Michael Hasofer

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Abraham Michael Hasofer (2 October 1927 - 2010) was an Australian statistician. Professor Hasofer held the position of the Chair of Statistics within the Mathematics Department in the University of New South Wales in Sydney from 1969[1] to 1991. He subsequently held a position at the LaTrobe University in Melbourne. He authored a number of publications in the field of applied mathematics and civil engineering, including his formulation of the Hasofer-Lind Reliability Index.[2][3]

Biography[edit]

Abraham Hasofer was born in Alexandria, Egypt, on 2 October 1927[4] to an Ashkenazi Jewish family. He migrated to Israel after the state's independence but subsequently migrated to Australia in 1955. In the 1960s, Hasofer joined the Chabad Hasidic movement.[5]

Education and career[edit]

In 1948, Hasofer earned a Bachelors in Electrical Engineering from the University of Alexandria in Egypt. In 1960 he earned a Bachelor of Science from the University of Tasmania, and in 1964, Hasofer earned his PhD in Mathematical Statistics from the University of Tasmania[6] which was the first PhD degree earned in the university's Department of Mathematics. At the time, Hasofer was a Lecturer in the Department. Hasofer went on to become Professor of Statistics at the University of New South Wales (UNSW).[7] He was chair of statistics within the Mathematics Department for much of his career.

Hasofer received the status of emeritus professor at UNSW.[8] Hasofer died in 2010.[3]

Activities[edit]

Hasofer's work in mathematics included the formulation of the advanced statistical method known as the Hasofer-Lind Reliability Index which is recognized as an important step towards the development of contemporary methods to effectively and accurately estimate structural safety.[9] The Hasofer-Lind Reliability Index is more often called the first-order reliability method (FORM)[10] which Hasofer successfully applied as a method to resolving structural problems.[11] Alternatively, it is referred to as the first order second-moment reliability index.[12]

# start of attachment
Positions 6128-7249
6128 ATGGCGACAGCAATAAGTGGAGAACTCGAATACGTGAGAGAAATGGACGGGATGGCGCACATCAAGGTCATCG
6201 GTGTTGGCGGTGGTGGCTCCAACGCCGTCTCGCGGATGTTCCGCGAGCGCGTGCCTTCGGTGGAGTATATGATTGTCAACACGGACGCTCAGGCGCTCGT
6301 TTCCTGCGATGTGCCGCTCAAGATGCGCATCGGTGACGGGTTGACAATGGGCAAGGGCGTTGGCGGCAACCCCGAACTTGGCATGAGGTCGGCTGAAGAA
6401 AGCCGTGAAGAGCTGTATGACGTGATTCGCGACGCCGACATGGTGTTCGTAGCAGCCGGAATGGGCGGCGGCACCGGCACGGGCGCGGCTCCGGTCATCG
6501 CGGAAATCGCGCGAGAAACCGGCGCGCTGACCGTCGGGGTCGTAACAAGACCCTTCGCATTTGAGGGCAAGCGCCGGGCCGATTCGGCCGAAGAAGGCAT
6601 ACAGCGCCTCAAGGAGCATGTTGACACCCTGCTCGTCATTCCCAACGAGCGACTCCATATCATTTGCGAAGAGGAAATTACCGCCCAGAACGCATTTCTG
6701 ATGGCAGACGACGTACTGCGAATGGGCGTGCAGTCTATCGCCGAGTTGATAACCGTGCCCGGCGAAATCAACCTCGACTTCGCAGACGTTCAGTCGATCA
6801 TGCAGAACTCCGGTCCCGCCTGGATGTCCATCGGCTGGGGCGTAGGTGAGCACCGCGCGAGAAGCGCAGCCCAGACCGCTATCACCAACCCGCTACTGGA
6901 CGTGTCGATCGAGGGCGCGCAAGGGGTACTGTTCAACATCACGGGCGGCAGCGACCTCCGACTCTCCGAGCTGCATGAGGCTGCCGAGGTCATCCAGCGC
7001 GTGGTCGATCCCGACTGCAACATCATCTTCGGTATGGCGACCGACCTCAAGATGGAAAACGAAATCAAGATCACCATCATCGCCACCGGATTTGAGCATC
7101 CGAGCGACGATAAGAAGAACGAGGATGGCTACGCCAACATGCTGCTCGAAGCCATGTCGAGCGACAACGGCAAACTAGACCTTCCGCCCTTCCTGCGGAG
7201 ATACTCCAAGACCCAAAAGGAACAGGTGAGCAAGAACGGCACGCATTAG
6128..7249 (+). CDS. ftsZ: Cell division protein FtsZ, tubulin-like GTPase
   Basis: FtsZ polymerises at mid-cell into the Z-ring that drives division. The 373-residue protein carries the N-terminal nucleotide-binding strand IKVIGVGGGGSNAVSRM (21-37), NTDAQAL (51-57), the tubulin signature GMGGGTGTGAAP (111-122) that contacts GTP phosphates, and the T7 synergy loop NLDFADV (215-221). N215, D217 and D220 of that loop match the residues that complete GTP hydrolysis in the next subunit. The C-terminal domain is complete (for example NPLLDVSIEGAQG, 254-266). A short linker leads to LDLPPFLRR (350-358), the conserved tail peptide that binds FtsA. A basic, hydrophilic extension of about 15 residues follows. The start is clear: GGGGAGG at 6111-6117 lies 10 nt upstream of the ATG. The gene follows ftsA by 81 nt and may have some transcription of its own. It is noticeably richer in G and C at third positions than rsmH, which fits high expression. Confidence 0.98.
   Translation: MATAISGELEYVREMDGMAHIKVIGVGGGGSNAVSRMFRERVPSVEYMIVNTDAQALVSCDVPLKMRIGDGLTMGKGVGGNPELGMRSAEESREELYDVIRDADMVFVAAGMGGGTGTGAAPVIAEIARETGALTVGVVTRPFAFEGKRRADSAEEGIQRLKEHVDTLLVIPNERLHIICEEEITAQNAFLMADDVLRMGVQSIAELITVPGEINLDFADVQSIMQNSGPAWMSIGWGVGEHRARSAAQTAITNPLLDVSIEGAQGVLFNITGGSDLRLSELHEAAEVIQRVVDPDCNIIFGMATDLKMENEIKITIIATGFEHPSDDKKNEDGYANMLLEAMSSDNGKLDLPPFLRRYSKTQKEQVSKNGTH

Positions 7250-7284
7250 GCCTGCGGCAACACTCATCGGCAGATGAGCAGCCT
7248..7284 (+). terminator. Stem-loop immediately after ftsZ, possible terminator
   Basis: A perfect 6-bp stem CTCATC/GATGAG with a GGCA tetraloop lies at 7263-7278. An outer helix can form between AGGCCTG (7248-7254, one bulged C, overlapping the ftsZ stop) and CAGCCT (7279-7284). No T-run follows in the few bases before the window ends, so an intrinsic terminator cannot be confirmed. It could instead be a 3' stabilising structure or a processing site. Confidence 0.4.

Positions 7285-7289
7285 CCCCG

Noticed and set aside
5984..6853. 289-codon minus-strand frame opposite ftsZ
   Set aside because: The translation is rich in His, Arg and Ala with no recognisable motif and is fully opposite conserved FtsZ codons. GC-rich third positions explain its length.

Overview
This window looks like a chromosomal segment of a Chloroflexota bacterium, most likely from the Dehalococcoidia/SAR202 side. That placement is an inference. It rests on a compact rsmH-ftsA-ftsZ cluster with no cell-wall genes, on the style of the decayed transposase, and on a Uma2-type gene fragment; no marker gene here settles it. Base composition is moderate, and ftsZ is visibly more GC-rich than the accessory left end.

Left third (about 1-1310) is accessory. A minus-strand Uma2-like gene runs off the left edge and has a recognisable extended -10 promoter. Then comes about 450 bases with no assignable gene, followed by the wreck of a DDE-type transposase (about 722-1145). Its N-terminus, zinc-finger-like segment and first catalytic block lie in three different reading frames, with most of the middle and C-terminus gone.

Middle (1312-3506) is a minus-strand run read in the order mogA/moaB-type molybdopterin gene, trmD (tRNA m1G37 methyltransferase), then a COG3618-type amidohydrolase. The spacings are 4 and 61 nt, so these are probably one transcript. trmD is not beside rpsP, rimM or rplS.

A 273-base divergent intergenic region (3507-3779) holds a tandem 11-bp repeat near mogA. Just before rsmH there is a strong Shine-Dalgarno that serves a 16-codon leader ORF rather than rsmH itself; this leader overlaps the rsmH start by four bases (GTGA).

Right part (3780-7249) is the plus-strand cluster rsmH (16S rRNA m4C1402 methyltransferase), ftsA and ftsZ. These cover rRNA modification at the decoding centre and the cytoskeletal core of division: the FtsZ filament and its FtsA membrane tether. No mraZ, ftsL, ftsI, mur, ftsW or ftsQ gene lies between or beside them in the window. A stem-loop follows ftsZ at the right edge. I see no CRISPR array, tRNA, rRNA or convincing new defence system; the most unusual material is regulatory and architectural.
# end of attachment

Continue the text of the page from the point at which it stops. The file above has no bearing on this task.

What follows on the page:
Hasofer's research has been used in the field of fMRI research.[13]

In the Jewish community[edit]

In the Australian Jewish community, Hasofer was the founding president of the Australian chapter of the Association of Orthodox Jewish Scientists (AOJS).[2][14][15]

Hasofer supported Dr Lee Spetner's stance on Neo-Darwinism which questioned the plausibility of the evolutionary theory of the appearance of beneficial mutations. Spetner's calculations of the probability of beneficial mutations led him to conclude that is unreasonable to assume that beneficial mutations can be produced even in a generous allocation of geological time.[16][6]

In the 1990s, Hasofer rejected the validity of Bible codes which he viewed as statistically unfounded.[17][18][19]

While teaching at the Australian National University in Canberra, Hasofer researched notions of probability and random mechanisms discussed in Talmudic literature. According to Hasofer, the attitude of Ancient Israel toward chance mechanism was diametrically opposed to that of neighboring nations. Dice had been used for gambling as well as for divination in Greek and Roman temples, while Jews were forbidden and sanctioned for use of dice. Lots were used by Jews to settle disputes, as a fair method to allocate duties among contenders, among other uses.[20][21][22][23] This subject was further researched by Nahum Rabinovitch who explored Talmudic probabilistic notions and chance mechanisms.[24]

Publications[edit]

Books[edit]

  • Hasofer, Abraham Michael, Vaughan Rodney Beck, and I. D. Bennetts. Risk Analysis in Building Fire Safety Engineering. Routledge, 2006.
  • Adler, Robert J., and Abraham Michael Hasofer. The Geometry of Random Fields. (1981).

Selected articles[edit]

  • Hasofer, A. M. "On the single-server queue with non-homogeneous Poisson input and general service time." Journal of Applied Probability 1, no. 2 (1964): 369-384.
  • Hasofer, Abraham M. "Studies in the history of probability and statistics. XVI. Random mechanisms in Talmudic literature." Biometrika (1967): 316-321.